Student Spotlight: Shed 3 Myths in Less Than 10 Minutes by Therezia Alchoufete

Obesity and the Mind

Some research is suggesting that obesity can be associated with “addictive” qualities related to the stimulation of the reward pathway in our brains – somehow, food becomes the drug. However, to rid the body of a drug, the drug itself must be identified. It is still unclear what the exact culprit may be in the case of obesity, but here are some common weight-loss misconceptions that can be avoided by “detoxification” methods.

“BREAD IS THE REASON I CAN’T LOSE WEIGHT, SO I’M GOING TO QUIT ON MONDAY”

This idea of quitting an addiction “cold turkey” is common – but it is not effective. Usually, it will work for a short amount of time, and then old habits return. It is possible to “quit” a certain food for a few days, but you may begin to notice that you’re compensating with other types of food or constantly feeling hungry. Rather than give-up your favorite food completely, reduce your “dose”, or portion size, and train your body to eat less.

“MY FRIEND LOST 10 POUNDS IN ONE WEEK, SO WHY CAN’T I?”

There is no “one-size-fits-all” approach to weight-loss, and fad diets can create the illusion that there is a trick to seeing quick results. In reality, water-weight is being lost, and we may see the number on the scale decreasing rapidly – this makes the reward center in the brain happy. Then, suddenly, the number stops changing, and the withdrawal symptoms set in. That is when people relapse and find themselves returning to their tried-and-trusted methods of happiness – their usual diet.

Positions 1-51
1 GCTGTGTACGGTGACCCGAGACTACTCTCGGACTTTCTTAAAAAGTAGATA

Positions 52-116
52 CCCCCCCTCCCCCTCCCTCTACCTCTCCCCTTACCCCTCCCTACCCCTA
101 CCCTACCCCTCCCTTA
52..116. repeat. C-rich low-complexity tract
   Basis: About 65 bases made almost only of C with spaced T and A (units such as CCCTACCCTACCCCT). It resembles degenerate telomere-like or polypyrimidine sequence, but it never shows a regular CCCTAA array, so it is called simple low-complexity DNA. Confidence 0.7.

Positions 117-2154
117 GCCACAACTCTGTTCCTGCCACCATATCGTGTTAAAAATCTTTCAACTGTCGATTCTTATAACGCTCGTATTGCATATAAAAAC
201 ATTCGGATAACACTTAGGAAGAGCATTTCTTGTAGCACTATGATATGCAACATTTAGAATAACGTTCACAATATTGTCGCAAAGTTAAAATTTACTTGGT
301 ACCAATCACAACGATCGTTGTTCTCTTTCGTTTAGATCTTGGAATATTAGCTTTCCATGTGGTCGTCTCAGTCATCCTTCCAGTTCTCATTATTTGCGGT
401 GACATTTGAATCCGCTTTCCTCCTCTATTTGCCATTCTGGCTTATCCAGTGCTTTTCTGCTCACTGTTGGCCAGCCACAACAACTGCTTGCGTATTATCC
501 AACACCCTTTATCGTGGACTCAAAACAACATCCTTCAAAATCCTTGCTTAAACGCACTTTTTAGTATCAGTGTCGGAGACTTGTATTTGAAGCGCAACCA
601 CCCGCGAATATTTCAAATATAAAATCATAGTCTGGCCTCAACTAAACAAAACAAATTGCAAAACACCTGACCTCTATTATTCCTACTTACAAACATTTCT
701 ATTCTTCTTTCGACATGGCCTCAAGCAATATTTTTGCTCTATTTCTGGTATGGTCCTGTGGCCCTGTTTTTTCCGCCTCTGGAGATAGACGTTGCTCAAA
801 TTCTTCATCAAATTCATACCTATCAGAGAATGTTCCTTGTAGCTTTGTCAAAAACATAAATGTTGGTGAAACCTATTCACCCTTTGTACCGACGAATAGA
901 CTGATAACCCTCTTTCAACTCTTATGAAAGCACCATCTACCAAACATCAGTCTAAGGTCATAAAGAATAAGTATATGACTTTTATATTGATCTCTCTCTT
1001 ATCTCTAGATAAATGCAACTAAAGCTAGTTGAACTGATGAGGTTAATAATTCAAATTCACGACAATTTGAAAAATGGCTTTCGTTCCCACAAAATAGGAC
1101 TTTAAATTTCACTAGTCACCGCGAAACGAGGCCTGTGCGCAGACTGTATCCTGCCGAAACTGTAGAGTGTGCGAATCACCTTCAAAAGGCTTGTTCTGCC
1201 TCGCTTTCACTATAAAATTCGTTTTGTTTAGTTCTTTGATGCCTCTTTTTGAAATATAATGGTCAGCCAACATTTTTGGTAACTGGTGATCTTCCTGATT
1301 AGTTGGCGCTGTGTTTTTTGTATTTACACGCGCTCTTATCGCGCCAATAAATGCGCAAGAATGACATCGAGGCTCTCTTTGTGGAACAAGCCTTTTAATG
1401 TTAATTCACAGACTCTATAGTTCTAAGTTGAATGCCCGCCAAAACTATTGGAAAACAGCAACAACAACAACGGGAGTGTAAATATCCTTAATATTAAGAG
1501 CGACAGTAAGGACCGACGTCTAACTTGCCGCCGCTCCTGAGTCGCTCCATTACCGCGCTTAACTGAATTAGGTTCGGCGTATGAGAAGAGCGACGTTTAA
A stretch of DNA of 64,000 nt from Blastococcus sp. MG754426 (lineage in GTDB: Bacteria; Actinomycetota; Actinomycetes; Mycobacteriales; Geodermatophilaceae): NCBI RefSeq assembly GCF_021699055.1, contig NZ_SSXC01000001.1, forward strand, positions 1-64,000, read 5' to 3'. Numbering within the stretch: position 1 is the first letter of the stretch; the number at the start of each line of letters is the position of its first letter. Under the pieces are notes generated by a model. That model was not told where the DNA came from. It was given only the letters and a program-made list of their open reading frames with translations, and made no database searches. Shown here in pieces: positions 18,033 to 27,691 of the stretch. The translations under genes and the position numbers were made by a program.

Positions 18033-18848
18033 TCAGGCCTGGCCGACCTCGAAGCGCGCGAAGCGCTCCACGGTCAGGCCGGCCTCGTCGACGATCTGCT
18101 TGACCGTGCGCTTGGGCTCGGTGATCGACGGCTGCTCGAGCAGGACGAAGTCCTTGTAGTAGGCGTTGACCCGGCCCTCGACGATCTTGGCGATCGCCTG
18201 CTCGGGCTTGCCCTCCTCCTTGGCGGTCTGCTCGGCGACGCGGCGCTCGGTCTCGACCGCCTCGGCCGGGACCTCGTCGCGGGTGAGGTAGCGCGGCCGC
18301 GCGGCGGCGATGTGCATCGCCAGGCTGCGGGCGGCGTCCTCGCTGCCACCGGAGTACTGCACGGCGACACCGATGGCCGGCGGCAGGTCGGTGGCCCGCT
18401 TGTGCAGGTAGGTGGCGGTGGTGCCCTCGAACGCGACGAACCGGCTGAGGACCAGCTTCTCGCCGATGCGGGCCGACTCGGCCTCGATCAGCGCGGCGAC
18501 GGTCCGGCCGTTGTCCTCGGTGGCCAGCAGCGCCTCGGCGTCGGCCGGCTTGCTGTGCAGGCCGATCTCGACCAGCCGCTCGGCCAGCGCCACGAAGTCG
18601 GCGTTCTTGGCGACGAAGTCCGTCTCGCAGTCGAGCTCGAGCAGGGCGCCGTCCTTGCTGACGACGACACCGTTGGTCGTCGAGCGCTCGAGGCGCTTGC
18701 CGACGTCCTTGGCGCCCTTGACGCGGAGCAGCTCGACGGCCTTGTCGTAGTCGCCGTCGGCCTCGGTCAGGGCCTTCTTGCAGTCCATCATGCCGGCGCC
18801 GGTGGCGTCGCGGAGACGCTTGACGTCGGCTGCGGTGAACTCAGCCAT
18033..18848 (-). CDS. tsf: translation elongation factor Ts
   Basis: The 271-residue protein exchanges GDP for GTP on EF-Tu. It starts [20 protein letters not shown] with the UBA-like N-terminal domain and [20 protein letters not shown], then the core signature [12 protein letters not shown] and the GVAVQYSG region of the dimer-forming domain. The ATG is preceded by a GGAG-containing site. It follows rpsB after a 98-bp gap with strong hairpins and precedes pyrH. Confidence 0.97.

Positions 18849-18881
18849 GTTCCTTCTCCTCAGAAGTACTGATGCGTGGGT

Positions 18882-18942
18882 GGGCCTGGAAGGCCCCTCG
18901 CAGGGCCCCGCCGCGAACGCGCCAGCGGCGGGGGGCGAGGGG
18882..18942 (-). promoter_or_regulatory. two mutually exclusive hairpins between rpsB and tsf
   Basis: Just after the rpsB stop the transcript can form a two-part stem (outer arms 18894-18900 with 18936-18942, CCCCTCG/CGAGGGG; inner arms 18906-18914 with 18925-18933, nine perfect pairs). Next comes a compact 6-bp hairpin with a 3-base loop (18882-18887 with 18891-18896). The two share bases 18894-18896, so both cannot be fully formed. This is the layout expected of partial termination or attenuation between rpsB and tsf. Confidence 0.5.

“MY WHOLE FAMILY IS OVERWEIGHT OR OBESE, SO I’M DOOMED”

It is not uncommon for obesity to “run in the family”, but that does not mean a healthy weight cannot be achieved. There may be unhealthy food habits that are ingrained since childhood, and it may take some extra work to modify these ideas in the brain. Maintain those family traditions by making small recipe modifications to reduce fat content or eat less of Mom’s famous stuffing. Rather than re-training your mind to disassociate the food with the reward, modify the food itself and keep the reward.

 

 

 

Therezia Alchoufete

Coordinated Master in Nutrition and Dietetics

Department of Sports Medicine and Nutrition

School of Health and Rehab Sciences

University of Pittsburgh

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